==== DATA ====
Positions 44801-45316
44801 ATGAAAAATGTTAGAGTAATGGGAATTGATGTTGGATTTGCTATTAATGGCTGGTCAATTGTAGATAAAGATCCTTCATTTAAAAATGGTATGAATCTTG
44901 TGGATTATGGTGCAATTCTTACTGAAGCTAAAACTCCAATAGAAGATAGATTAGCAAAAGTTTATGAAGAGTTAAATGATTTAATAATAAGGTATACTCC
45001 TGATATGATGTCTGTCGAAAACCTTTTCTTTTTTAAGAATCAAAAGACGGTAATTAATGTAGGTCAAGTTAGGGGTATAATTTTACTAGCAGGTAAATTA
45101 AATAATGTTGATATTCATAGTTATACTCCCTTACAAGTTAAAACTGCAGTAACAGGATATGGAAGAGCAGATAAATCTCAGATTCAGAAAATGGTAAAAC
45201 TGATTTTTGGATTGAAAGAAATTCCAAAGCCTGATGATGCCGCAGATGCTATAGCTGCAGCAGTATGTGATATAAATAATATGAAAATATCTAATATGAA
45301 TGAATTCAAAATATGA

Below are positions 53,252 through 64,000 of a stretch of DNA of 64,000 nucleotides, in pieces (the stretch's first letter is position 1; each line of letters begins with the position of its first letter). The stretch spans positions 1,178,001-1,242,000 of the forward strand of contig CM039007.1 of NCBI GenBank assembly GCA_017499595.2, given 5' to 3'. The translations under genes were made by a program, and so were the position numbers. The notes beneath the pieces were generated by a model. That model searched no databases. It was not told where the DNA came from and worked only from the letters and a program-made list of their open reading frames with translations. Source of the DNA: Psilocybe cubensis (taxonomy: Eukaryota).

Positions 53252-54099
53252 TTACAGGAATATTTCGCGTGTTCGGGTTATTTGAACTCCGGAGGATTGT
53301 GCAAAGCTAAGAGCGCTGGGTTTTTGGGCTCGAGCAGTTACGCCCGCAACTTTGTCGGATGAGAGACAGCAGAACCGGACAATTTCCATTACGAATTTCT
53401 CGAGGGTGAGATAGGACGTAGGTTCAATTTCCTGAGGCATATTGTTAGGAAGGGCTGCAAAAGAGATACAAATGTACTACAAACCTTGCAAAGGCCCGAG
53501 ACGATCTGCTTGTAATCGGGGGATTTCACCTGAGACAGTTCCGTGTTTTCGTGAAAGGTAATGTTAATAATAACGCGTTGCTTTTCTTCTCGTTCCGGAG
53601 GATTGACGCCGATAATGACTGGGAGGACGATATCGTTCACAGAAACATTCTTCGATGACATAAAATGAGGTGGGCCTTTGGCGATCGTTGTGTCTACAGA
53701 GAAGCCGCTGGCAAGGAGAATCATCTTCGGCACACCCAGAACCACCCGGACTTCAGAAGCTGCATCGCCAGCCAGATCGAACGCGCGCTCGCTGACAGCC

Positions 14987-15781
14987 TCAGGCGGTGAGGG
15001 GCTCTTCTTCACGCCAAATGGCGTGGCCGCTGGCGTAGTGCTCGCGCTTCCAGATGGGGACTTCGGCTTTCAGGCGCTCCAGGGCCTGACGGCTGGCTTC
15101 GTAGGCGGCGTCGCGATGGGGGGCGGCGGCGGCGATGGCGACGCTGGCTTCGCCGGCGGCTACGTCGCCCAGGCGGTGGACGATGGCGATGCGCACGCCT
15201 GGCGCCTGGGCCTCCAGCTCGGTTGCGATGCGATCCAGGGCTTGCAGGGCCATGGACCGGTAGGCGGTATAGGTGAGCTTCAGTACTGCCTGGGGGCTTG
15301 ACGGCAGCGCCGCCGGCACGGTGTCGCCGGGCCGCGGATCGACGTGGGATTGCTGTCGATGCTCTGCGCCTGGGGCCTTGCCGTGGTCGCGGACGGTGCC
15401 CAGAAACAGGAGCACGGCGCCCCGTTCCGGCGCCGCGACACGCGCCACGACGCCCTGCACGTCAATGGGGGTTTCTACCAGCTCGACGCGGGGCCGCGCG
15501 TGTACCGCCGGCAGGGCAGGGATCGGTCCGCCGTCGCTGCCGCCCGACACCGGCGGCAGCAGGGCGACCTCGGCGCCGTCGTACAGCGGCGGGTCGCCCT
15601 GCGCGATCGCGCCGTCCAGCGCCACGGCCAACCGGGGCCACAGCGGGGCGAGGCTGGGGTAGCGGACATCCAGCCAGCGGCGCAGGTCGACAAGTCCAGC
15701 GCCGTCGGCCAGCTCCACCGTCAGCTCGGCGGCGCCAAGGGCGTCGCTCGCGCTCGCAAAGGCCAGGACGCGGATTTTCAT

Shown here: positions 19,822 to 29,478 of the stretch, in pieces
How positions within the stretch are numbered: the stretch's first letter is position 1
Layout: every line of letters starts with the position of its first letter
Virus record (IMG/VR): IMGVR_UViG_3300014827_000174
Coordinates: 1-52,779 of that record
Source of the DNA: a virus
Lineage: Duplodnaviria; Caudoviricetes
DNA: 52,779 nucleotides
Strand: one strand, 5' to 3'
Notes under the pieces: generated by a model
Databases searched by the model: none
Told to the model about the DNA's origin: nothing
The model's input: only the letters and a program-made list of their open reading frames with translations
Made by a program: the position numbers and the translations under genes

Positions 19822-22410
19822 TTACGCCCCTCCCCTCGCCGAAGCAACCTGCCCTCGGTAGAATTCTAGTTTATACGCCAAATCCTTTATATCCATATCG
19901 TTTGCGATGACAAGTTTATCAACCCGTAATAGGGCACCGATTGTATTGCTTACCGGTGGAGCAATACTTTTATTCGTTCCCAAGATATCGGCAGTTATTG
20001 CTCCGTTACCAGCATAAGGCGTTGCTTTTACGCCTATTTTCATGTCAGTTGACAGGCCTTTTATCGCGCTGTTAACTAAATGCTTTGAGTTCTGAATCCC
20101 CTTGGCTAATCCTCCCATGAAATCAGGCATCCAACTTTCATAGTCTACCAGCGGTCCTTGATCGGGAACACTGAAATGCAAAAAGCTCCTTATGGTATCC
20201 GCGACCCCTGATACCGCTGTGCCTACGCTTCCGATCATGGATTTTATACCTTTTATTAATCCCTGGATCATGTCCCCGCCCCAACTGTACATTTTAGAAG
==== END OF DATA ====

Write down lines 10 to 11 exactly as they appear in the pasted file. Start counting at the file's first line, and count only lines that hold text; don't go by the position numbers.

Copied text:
53252 TTACAGGAATATTTCGCGTGTTCGGGTTATTTGAACTCCGGAGGATTGT
53301 GCAAAGCTAAGAGCGCTGGGTTTTTGGGCTCGAGCAGTTACGCCCGCAACTTTGTCGGATGAGAGACAGCAGAACCGGACAATTTCCATTACGAATTTCT